Pictured in the new Cobaltt Mastering suite at Cups ‘N Strings Studios is owner/chief engineer Bruce Maddocks. Photo: David Goggin.
Bruce Maddocks (pictured), owner and chief engineer of Cups ‘N Strings Studios in Santa Monica, Calif., announces the studio’s new Cobaltt Mastering suite. “We’ve been concentrating on the restoration of analog master tapes and transferring them to digital, but have found a tremendous demand for re-mastering on-site and decided to build this dedicated room,” Maddocks says.
“Our basic setup in the new Cobaltt room starts with a Mac G5 Dual Core running Pro Tools 7.3 as an HD Accel rig,” Maddocks explains. “The primary mastering programs are Pro Tools for gaming, music scores and mastering motion picture soundtracks. We are using BIAS Peak 5 for independent music releases, plus a combination of digital plug-ins from Waves, including the Renaissance restoration plug-in, and several from Wave Arts and digitalfishphones, the SlowSlimSlider, and the Roger Nichols Digital Inspector with overall level and spectral analysis.”
For compression, Cobaltt relies on a UREI 1178 and two 1176 processors that have been customized by Maddocks. He also uses an original HHB Radius 3 Fat Man tube processor, and an original, modified TL Audio EQ1. For low- and high-frequency accents, Cobaltt has the Aphex Aural Exciter with Optical Big Bottom section.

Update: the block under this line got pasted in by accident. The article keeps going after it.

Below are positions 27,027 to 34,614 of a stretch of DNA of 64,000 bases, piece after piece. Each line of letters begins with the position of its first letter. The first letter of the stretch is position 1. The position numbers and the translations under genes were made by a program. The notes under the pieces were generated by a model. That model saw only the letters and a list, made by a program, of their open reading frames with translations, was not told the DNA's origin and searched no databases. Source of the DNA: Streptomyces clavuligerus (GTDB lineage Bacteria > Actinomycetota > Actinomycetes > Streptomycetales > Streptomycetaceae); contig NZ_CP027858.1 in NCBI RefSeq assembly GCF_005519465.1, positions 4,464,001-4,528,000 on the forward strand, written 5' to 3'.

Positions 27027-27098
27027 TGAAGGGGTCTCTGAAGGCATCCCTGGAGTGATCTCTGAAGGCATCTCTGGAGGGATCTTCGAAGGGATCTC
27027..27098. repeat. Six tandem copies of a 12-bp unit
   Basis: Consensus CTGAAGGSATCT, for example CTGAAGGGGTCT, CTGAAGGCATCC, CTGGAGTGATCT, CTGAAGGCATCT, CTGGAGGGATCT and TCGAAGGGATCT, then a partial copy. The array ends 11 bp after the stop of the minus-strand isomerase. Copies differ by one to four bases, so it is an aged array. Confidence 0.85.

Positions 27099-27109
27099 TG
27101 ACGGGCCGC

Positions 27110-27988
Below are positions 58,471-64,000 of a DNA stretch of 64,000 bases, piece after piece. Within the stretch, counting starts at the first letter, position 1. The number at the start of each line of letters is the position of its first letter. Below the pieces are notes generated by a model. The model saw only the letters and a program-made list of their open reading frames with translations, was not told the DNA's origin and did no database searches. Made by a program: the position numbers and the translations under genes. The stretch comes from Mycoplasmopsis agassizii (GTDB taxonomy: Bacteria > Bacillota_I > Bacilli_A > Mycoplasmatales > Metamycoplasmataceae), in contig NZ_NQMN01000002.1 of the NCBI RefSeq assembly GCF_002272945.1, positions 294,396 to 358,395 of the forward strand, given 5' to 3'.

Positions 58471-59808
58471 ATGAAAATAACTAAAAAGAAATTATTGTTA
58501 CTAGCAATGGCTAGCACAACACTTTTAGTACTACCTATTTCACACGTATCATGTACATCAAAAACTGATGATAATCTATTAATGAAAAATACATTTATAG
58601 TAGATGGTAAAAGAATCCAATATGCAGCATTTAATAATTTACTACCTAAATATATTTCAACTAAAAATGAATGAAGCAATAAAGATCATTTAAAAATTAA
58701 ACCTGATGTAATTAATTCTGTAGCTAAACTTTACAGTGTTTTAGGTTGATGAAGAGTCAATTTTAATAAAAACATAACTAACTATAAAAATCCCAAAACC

“Also in the analog realm,” Maddocks remarks, “we are using the TC [Electronic] Finalizer 96. All of the analog and digital conversion to load back for CD authoring is done through an Apogee PSX-100 Special Edition that has been tweaked and brought up to date with all the new revs and mods.”
Cobaltt’s Hafler Trans-Nova P3000 loudspeakers were designed and custom-built over the past several years, using a combination of Maddocks’ original Loudspeaker Company TLC-3s, featuring 6.5-inch downfiring bass speakers, 5.25-inch midrange and 1-inch soft dome phase-corrected tweeters. These proprietary speakers have been mounted with a phase-aligned subwoofer array that rests atop the meter bridge.
“With this arrangement,” Maddocks explains, “I have a full-frequency package in close proximity to the mix and mastering position. I don’t have to worry about imaging and definition with a single sub that is off in a corner somewhere. This way, I get the full sonic spectrum, plus a full low-frequency extension on both the left and right channels.” A second set of phase-aligned custom speakers were built specifically for mastering applications.
For more information, visit www.cupsnstrings.com.